In reviewing a motion for summary judgment, the court does not make credibility determinations, and summary judgment is "inappropriate when a case will turn on credibility determinations." El v. Southeastern Pennsylvania Transp. Authority , 479 F.3d 232 (3d Cir. 2007).

IV. Discussion

Plaintiff alleges in Counts I and II that Defendant's employment practices were discriminatory based on race. Defendant seems to concede that Plaintiff has advanced sufficient facts to make a prima facie case for discrimination, but argues that Plaintiff has failed to present evidence to rebut its proffered non-discriminatory business reason for his termination (Plaintiff falsified evidence on his application). Doc. No. 27; See McDonnell Douglass Corp. v. Green , 411 U.S. 792, 802 (1973); Texas Dept. of Comm. Affairs v. Burdine , 450 U.S. 248, 252 (1981). In support, Defendant cites case law from District Courts within this Circuit in which summary judgment was granted in a defendant's favor where the plaintiff did not offer evidence that non-African Americans were not similarly treated by the defendant. See Boyd v. Citizens Bank of Pennsylvania, Inc. , 2014 WL 2154902 (W.D. Pa. May 22, 2014); Nelson v. DeVry, Inc. , 2009 WL 1213640 (E.D. Pa. Apr. 23, 2009).

The record in this case is undisputed in many respects. However, it appears that the Parties dispute whether that the alleged reason for Plaintiff's termination was the existence of his convictions or falsifying his application. See Doc. No. 27, 5 ("... Plaintiff was discharged for misrepresenting that he had any prior criminal convictions, irrespective of the nature of his past convictions."); Doc. No. 31-1, ¶ 6 ("Plaintiff disagrees he was terminated for falsifying his Application. Plaintiff agrees that he was discharged for failing to pass the new FBI Background Check.").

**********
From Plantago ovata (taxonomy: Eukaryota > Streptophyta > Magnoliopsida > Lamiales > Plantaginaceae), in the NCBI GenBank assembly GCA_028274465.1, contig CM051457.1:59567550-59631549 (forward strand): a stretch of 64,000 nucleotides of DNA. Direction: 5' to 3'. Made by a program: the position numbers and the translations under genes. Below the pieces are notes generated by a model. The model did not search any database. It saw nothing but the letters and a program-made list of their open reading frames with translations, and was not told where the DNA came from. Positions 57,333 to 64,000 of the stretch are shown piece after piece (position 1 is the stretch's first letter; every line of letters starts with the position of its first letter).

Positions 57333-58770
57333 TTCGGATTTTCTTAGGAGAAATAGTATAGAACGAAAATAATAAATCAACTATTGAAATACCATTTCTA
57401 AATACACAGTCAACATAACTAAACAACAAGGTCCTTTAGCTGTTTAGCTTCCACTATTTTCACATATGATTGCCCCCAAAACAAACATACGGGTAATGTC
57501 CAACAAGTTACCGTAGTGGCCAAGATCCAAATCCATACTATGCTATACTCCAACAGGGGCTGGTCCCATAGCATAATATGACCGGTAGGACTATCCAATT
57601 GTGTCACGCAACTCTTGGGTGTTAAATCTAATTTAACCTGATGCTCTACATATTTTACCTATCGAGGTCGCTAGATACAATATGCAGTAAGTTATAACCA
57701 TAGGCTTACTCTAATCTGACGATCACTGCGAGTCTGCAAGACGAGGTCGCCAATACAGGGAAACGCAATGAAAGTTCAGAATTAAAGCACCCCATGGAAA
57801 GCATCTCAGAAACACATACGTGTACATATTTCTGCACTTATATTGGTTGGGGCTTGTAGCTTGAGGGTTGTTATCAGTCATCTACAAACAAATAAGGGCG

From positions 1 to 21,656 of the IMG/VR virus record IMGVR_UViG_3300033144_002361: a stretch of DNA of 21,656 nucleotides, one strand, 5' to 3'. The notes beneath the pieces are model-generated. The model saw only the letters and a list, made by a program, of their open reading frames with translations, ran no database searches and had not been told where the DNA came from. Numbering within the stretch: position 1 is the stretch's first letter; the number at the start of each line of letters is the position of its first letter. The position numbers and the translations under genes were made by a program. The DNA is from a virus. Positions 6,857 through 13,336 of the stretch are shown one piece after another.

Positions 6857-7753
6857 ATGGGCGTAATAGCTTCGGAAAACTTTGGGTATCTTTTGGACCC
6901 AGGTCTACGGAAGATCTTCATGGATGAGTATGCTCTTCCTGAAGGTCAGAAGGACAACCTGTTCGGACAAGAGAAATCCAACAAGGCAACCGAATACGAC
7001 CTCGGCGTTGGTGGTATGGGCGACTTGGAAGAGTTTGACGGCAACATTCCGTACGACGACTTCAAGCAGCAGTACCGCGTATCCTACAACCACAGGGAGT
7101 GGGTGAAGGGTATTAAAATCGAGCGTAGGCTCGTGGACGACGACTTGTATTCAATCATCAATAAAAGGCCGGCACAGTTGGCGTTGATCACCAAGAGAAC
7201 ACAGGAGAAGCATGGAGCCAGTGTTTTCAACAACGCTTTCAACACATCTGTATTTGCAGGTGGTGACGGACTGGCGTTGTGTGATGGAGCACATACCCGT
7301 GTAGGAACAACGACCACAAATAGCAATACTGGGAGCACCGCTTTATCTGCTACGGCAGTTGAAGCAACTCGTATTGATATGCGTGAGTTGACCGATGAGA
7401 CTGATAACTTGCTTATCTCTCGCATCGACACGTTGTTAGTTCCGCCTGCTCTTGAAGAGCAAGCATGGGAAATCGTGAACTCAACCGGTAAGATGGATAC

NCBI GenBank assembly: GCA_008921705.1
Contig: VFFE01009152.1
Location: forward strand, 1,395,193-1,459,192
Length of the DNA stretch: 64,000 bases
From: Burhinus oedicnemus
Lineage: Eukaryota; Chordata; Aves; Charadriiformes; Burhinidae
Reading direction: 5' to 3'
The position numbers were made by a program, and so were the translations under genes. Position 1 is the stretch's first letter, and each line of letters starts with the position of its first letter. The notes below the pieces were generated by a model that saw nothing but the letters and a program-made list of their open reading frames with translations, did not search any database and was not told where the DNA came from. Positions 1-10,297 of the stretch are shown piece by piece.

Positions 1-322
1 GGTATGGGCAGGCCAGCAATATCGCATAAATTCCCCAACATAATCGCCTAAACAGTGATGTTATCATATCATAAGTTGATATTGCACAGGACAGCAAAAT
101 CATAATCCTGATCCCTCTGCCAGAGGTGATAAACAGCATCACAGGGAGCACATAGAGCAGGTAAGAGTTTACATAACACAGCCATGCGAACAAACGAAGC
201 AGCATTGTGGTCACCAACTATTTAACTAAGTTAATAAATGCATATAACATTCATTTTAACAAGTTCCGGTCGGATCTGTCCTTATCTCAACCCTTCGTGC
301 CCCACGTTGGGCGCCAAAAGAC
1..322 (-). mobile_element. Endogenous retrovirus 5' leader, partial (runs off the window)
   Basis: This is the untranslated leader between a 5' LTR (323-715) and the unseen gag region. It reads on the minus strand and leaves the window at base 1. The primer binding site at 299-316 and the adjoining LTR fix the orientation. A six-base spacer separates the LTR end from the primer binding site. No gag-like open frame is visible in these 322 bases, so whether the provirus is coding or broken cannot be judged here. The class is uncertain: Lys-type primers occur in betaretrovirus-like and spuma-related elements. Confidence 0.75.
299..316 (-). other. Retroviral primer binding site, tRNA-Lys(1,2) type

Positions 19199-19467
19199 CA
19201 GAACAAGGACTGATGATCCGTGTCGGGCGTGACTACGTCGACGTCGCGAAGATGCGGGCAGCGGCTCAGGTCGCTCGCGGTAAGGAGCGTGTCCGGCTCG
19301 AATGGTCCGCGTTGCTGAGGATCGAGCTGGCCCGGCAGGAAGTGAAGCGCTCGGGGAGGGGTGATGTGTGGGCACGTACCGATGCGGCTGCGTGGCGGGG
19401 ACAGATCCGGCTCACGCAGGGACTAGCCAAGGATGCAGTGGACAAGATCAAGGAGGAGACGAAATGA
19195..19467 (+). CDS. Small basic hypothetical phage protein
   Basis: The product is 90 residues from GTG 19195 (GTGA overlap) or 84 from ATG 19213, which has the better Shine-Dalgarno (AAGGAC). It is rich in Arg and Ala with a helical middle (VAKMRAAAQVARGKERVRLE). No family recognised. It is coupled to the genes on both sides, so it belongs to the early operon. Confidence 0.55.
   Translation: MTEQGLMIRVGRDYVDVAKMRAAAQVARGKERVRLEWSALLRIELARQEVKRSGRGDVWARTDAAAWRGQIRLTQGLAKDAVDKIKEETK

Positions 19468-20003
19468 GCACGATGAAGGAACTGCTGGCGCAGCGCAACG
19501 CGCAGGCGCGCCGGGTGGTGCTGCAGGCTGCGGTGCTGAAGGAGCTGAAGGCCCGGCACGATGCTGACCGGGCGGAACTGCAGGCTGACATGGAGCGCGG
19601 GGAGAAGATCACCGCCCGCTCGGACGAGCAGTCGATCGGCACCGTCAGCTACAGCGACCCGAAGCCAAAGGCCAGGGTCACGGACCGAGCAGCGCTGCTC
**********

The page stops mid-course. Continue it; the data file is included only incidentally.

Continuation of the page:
The issue before this Court is whether Plaintiff has advanced sufficient evidence such that a reasonable jury could find that the proffered reason for Plaintiff's termination, failure to pass the FBI background check or falsification of his background check information, was pretext for his termination, and the FBI background checks disproportionally affected African Americans. Based upon the record, the Court finds that a reasonable jury could make this determination.

Although sparse, when viewed in the light most favorable to Plaintiff, as the non-moving party, Plaintiff has advanced evidence from which a reasonable jury could find that: he reasonably did not list his two prior convictions on his application or Background Check and therefore, he did not falsify his application; Defendant chose to institute an unnecessary FBI background check even though it already conducted background checks on employees; and African Americans were disproportionately affected by the unnecessary FBI background checks. See Doc. No. 31.